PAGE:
Offshore wind represents a generational opportunity to supercharge the clean energy transition. Alex Goldstein
CEO, 90 West

Goldstein said, “change requires that we bring others along with us, especially those who disagree, and make the case to our friends, neighbors, and elected officials. Clear, authentic messaging about what we are fighting for is just as important as articulating what we’re fighting against if we want to build the public support necessary to keep the clean energy transition moving forward.”

Meeting the moment on offshore wind 

To reach President Joe Biden’s goals of 30GW of offshore wind installed by 2030 and 100% clean electricity by 2035, as well as state goals, will require rapid deployment of offshore wind, alongside other renewable energy sources, this decade. 

Kelt Wilska from the New England for Offshore Wind coalition gave encouraging signs that offshore wind might be turning a corner.

Climate change is a big problem, and we need big ideas to solve it. Offshore wind energy fits the bill. Kelt Wilska
Regional Lead, New England for Offshore Wind

Offshore wind in America is moving forward

Offshore wind is moving forward across America.

On the Atlantic seaboard, the Vineyard Wind and Revolution Wind projects, currently under construction, will power more than 750,000 homes in New England by 2025. The South Fork Wind Farm, also off the coast of New England, began operations in March 2024 as America’s first utility-scale offshore wind farm, powering 70,000 homes in New York. There are additional projects underway off the coast of Virginia.

In the Great Lakes, the Icebreaker Wind project has all its permits but needs a developer to step forward and Pennsylvania lawmakers are considering legislation to help unlock offshore wind potential in Lake Erie.

On the Gulf Coast, BOEM just wrapped up a comment period regarding potential lease sales for offshore wind.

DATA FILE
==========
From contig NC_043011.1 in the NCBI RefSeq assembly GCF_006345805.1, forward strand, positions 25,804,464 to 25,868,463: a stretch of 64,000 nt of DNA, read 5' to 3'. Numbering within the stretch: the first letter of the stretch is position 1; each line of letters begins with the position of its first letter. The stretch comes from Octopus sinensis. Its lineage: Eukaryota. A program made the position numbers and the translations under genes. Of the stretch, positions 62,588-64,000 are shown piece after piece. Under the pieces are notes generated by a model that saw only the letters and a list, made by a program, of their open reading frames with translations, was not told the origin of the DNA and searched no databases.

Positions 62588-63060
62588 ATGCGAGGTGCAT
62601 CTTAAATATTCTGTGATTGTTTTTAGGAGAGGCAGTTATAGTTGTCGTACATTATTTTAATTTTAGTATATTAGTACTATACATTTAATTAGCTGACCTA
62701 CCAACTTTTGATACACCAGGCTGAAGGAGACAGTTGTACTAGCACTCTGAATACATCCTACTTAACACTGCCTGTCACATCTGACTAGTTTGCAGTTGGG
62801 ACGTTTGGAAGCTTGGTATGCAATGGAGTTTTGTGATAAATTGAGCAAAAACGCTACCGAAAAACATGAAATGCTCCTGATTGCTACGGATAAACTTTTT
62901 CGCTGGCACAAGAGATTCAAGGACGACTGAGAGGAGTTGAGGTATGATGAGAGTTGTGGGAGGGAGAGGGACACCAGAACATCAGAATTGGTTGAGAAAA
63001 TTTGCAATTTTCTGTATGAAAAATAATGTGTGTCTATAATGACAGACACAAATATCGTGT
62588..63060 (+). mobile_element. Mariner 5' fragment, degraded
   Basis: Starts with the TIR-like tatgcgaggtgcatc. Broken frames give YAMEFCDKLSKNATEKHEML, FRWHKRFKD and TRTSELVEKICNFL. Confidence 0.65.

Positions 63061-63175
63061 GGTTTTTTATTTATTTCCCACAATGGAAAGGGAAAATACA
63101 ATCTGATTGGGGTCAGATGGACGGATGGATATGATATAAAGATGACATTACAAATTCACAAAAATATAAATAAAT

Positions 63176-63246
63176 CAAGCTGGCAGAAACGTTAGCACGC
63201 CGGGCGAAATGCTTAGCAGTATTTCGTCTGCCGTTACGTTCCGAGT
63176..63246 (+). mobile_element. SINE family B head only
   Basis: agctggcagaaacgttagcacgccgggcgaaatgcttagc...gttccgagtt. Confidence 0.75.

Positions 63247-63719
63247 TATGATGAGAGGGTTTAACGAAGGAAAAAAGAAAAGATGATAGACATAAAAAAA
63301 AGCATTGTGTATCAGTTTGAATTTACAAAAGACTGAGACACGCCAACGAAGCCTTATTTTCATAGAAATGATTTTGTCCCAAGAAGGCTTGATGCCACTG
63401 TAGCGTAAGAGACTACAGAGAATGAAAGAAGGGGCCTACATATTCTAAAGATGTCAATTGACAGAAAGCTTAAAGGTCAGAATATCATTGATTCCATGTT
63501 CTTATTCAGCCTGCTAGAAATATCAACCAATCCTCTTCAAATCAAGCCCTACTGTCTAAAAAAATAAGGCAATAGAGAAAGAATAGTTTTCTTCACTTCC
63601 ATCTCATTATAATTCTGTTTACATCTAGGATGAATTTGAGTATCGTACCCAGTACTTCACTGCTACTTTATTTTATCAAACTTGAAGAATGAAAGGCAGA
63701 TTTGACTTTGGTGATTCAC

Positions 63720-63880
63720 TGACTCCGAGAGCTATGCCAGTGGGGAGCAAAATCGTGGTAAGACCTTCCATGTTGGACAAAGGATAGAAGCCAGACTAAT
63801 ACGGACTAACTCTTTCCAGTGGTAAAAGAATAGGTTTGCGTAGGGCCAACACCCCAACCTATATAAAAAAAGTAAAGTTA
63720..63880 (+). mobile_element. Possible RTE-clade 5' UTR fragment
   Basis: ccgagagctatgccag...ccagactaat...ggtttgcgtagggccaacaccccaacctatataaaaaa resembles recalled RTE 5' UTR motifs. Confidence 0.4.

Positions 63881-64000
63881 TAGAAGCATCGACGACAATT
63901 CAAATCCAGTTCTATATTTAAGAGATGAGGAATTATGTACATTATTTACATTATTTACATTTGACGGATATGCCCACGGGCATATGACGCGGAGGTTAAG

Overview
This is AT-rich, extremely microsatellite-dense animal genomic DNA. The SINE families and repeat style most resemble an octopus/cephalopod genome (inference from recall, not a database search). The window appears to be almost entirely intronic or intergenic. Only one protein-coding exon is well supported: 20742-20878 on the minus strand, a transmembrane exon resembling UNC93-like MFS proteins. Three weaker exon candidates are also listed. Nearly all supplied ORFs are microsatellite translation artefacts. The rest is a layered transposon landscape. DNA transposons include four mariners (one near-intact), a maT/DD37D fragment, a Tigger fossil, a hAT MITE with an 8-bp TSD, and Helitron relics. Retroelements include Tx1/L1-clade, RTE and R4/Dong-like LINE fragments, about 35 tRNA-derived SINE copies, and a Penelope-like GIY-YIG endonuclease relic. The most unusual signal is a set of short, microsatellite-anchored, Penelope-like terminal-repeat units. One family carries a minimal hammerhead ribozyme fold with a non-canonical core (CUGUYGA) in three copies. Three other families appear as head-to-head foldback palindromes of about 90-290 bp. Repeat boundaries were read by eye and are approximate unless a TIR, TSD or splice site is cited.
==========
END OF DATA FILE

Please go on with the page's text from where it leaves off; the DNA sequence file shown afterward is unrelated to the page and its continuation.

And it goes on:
On the west coast, to meet its goal to power up to 5 million households with offshore wind by 2030, California lawmakers are considering directing $1b towards offshore wind in a climate bond. Last year, across the United States, orders for new wind turbines increased by 130%.

At the end of the webinar Alex Goldstein made a pitch for attendees to email their governor to urge them to go big on offshore wind. You can take action below.


Johanna Neumann

Senior Director, Campaign for 100% Renewable Energy, Environment America Research & Policy Center

Johanna directs strategy and staff for Environment America's energy campaigns at the local, state and national level. In her prior positions, she led the campaign to ban smoking in all Maryland workplaces, helped stop the construction of a new nuclear reactor on the shores of the Chesapeake Bay and helped build the support necessary to pass the EmPOWER Maryland Act, which set a goal of reducing the state’s per capita electricity use by 15 percent. She also currently serves on the board of Community Action Works. Johanna lives in Amherst, Massachusetts, with her family, where she enjoys growing dahlias, biking and the occasional game of goaltimate.